The Department of Natural Resources is advising Michigan residents to take down their bird feeders and bird baths as bird flu cases begin to rise in the state.
As the Detroit Free Press shares, birds tend to flock to Michigan in April and May as they migrate through the Great Lakes region. Because many of these wild birds come from other parts of the world, like Central and South America, they may spread the avian flu, also known as the highly pathogenic avian influenza (HPAI), when looking for food in bird feeders. This could result in domestic birds being infected and spread HPAI even further.
While the chance of death varies by species, domestic birds like chickens and doves have a higher risk of dying from bird flu, DNR state wildlife veterinarian Megan Moriarty told the Free Press.
“If you’re concerned about this virus and want to act from a place of abundant caution, removing your bird feeders for now makes sense, but it isn’t yet a critical step,” Moriarty said. “With warmer springtime weather on the way, too, birds will have more natural food sources readily available to them.”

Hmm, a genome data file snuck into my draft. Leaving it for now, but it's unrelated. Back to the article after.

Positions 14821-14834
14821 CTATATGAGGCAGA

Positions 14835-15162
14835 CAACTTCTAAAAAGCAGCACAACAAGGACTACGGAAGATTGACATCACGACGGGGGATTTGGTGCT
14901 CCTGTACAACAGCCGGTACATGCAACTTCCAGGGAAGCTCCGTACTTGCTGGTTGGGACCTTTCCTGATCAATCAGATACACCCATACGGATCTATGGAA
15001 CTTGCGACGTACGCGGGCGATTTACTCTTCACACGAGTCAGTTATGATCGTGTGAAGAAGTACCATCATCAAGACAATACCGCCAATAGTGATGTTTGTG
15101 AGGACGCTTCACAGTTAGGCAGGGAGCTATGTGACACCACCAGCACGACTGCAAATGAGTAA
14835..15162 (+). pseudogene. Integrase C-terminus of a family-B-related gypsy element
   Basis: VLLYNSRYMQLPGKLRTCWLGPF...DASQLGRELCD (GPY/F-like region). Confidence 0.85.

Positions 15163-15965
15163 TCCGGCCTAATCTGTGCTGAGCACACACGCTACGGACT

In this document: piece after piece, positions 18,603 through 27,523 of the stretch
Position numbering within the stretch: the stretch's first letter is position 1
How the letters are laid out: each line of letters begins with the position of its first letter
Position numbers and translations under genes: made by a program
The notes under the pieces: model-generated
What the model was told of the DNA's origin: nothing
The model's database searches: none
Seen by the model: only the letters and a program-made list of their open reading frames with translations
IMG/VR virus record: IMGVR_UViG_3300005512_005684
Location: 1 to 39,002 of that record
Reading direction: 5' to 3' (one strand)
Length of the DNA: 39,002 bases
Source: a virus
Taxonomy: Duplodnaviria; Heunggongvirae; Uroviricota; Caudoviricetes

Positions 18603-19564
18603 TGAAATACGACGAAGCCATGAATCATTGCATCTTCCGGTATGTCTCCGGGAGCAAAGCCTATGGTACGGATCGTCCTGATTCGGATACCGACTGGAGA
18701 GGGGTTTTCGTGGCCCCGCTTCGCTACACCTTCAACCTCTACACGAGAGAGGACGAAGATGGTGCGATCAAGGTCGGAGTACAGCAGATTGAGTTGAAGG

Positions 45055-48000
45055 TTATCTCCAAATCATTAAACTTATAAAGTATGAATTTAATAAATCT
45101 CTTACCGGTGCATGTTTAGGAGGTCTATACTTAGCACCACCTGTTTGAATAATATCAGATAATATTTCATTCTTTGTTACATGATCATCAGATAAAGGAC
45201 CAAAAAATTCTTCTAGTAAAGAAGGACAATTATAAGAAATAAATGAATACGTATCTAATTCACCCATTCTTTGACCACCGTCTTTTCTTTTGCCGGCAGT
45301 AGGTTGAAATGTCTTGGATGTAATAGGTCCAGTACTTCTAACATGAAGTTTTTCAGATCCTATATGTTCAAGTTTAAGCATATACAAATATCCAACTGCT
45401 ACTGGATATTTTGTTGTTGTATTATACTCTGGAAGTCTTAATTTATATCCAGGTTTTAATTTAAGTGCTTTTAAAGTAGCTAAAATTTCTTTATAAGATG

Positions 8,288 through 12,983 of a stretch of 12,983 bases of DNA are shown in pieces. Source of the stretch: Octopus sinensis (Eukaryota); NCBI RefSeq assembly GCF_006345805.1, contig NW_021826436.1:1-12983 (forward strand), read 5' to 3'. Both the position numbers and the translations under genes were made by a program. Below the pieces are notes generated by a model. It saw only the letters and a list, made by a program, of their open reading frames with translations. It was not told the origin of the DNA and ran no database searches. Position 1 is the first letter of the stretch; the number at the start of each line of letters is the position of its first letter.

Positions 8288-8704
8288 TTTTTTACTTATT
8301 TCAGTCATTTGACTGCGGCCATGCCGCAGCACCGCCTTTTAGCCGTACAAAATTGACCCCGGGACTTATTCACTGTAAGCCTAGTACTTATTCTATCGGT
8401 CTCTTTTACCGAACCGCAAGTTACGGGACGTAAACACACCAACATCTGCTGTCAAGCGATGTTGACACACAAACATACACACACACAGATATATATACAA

The first case of HPAI in Michigan was reported in Kalamazoo County in February. The Detroit Zoo took preventative measures and moved all of their birds indoors. More confirmed cases of bird flu in Michigan have been reported, including household parrots in Washtenaw County earlier this month.
Residents shouldn’t be concerned about a public safety threat.
“While the risk of Avian Influenza is extremely low to dogs and cats, it’s still important to understand what you can do to help keep our feathered friends safe inside and outside of our homes,” says Dr. Crystal Sapp, VP of veterinary medicine at Michigan Humane. “There are some really helpful tips as to how to do this in these articles.”
The DNR adds, “No human cases of this strain of HPAI virus have been detected in the United States. Also, no birds or bird products infected with HPAI will enter the food chain. As a reminder, all poultry and eggs should be handled and cooked properly, with a safe cooking temperature of 165 degrees Fahrenheit.”
Photo credit: Pexels, Kiril Gruev